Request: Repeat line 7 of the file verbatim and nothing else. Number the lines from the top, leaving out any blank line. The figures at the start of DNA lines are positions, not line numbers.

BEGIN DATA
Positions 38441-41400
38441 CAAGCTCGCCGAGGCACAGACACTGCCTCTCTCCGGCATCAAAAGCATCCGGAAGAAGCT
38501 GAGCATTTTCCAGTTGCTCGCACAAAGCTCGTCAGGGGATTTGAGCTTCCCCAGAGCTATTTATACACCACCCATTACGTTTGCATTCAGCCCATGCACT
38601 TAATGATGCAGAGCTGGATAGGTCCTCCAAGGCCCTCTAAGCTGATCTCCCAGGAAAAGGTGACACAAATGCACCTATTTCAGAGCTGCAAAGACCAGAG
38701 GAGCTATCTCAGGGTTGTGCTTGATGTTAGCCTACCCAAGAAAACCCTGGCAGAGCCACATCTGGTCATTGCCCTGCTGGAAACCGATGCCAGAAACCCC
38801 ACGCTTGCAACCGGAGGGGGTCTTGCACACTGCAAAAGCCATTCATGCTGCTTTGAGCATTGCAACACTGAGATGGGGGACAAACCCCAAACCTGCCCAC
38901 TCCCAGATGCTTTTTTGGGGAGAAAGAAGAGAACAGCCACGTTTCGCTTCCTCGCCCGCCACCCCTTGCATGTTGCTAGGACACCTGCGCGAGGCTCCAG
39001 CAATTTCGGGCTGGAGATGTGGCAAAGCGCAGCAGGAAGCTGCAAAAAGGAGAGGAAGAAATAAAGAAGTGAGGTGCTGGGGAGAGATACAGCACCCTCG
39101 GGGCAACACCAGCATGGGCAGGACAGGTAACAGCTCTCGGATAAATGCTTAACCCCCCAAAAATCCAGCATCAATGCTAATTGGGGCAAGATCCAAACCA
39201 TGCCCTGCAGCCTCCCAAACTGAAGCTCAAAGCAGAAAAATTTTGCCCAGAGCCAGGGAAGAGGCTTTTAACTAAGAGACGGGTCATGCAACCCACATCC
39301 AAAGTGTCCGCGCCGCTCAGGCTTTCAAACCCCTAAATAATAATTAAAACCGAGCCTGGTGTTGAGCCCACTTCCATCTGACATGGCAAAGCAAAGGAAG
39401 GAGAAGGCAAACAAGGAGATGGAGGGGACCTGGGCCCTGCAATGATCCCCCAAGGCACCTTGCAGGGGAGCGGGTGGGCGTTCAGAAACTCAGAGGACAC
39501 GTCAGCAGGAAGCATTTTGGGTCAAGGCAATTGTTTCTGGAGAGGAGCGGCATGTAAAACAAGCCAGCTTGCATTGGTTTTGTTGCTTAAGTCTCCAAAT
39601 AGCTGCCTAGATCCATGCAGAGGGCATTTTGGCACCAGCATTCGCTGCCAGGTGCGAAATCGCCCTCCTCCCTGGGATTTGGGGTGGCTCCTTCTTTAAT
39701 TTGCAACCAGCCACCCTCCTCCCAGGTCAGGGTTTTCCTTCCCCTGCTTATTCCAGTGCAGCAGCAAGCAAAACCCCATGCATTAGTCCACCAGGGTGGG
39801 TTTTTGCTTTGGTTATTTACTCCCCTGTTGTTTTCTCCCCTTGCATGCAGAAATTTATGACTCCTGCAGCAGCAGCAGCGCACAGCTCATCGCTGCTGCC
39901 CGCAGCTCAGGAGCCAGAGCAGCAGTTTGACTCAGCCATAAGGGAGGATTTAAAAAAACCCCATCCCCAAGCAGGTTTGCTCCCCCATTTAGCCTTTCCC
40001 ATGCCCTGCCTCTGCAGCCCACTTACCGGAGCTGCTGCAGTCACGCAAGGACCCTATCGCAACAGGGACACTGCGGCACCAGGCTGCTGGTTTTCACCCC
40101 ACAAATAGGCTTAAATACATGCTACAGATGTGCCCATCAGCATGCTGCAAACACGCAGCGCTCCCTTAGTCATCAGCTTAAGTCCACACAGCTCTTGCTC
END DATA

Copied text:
38901 TCCCAGATGCTTTTTTGGGGAGAAAGAAGAGAACAGCCACGTTTCGCTTCCTCGCCCGCCACCCCTTGCATGTTGCTAGGACACCTGCGCGAGGCTCCAG